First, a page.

By Brice Wallace
Misfits coming to Utah.
(Insert you own joke here.)
It’s true, in the form of Misfits Market, which will build a 200,000-square-foot cold storage facility in West Jordan to distribute fruits and vegetables that it describes as “always fresh, sometimes normal.” The $25 million project also will serve as the company’s West Coast headquarters.
The announcement came after the company was approved for a $429,601 tax credit incentive by the Governor’s Office of Economic Development (GOED) board, at its August meeting. The incentive is tied to the creation of 105 jobs that will pay an average of $90,500. In all, the project will create 670 jobs. Positions will include operations, fulfillment, engineering and customer service teams.
Based in New Jersey, Misfits Market is a direct-to-consumer produce delivery subscription service that offers produce that does not fit grocery store standards or are from surplus harvests. On its website, the company says it offers “sometimes funny-looking, always delicious produce.”
“We source high-quality organic produce that has a few quirks — onions that are too small, potatoes that are shaped like your favorite celebrity, and carrots that fell in love and got twisted together,” the website says. “It may sound like a joke, but billions of pounds of this fresh and delicious food is tossed each year because grocery stores only want ‘perfect’ foods on their shelves.”
The food also might have been discarded for other reasons, such as a farm’s customers having over-ordered an item that they requested be prepped a certain way or they can no longer afford to pay for an order of normal produce.
Misfits Market tries to find use for the nearly half of all produce harvested in the U.S. that is never eaten because of those situations. It sells imperfect produce directly to consumers, at prices up to 40 percent less than traditional grocery stores. Its “Mischief Box” is $22; the “Madness Box” costs $35.
Mel Lavitt, chairman of the GOED board’s incentives committee, said the food is “not exactly round or a little bit off-color, but there’s nothing wrong with eating them, using them as a food source.”
“It’s an extremely exciting product offering for a lot of people who are looking for affordable, fresh produce,” said Thomas Wadsworth, GOED associate managing director. “We’re excited to have them expanding here in Utah.”
Theresa Foxley, president and CEO of the Economic Development Corporation of Utah, said Misfits Market is “a very cool way to have more efficiency in our food system.”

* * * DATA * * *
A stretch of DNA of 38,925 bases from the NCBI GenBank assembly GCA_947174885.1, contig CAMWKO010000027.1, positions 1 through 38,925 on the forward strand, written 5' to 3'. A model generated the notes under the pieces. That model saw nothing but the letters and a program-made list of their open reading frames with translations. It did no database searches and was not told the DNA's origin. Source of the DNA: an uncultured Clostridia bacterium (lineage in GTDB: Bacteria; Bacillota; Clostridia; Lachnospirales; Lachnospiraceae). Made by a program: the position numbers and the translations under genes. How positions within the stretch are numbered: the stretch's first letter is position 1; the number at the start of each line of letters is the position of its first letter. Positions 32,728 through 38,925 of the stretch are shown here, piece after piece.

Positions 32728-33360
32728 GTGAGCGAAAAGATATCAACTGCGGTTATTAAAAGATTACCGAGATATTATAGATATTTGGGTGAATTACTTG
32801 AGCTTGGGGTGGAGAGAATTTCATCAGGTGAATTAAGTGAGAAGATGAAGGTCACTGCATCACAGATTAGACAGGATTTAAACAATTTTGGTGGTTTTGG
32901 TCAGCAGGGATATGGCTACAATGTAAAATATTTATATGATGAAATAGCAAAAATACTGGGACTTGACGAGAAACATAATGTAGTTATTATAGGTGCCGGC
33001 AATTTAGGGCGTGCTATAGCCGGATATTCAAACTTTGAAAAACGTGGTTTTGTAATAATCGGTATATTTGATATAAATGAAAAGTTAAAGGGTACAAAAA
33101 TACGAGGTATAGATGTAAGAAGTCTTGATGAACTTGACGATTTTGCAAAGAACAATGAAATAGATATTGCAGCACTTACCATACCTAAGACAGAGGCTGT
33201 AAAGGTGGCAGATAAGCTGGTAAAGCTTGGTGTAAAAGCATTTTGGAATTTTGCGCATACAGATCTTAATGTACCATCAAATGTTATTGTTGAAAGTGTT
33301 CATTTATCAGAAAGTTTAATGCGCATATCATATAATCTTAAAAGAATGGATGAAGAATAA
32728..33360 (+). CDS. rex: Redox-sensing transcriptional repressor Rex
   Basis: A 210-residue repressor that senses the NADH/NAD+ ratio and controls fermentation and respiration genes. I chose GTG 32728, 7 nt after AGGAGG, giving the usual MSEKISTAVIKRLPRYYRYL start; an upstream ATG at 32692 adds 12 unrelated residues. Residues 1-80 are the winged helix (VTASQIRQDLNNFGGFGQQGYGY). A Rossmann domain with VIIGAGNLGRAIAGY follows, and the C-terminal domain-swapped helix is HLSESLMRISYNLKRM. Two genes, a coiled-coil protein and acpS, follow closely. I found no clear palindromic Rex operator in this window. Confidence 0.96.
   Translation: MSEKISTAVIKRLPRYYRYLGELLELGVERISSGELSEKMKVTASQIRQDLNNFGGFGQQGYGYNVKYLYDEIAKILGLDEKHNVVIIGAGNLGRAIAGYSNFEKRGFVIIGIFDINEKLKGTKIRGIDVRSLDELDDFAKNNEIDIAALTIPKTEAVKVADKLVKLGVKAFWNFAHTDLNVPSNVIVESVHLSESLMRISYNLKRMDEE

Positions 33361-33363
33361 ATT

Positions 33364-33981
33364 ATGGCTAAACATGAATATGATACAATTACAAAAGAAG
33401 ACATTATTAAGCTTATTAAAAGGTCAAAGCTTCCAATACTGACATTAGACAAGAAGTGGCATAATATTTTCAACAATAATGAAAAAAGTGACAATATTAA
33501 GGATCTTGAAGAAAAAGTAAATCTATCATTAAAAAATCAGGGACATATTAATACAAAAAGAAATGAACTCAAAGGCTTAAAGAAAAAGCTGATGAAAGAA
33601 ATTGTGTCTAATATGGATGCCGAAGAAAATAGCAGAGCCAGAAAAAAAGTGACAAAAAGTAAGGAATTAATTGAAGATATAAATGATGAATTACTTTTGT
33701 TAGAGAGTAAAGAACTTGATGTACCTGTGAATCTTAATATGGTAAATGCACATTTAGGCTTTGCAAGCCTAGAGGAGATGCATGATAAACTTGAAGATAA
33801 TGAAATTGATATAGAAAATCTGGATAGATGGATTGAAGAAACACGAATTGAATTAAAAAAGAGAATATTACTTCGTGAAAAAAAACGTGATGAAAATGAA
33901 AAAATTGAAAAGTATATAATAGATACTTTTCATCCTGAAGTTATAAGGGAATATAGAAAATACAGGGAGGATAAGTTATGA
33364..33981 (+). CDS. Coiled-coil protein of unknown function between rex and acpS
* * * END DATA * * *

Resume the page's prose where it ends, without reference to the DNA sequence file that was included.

A board member asked about the impact that COVID-19 has had on the company. “It’s been extremely interesting,” Wadsworth said. “In just the few months that we’ve been working with them, they’ve seen their business grow exponentially as a result of the pandemic and other things, so it’s a real opportunity for this business.”
The West Jordan project is expected to generate new total wages of nearly $28 million over five years and new state tax revenue of nearly $2.9 million during that time.
“We are thrilled Misfits Market has chosen West Jordan as the permanent location for its new distribution and customer service facility,” Dirk Burton, West Jordan mayor, said in a prepared statement. “This project aligns well with the many food-based, manufacturing and distribution centers already operating in West Jordan and reflects continued confidence in the city’s stable business environment and excellent workforce.”
“Misfits Market has a unique business model that is helping solve our global food waste problems,” Val Hale, GOED’s executive director, said in a prepared statement. “With this growth, Utah residents will have access to over 400 types of food items at a 30 percent to 40 percent discount. We look forward to watching this company grow and are glad they decided to establish operations in our state.”
Foxley said the company’s decision to place operations in Utah “epitomizes the strengths of our logistics and distribution industry, and the geographic good fortune we enjoy as the ‘Crossroads of the West.’ With heightened focus on questions of supply chain and food security, Misfits Market is a very welcome addition to our state’s economy.”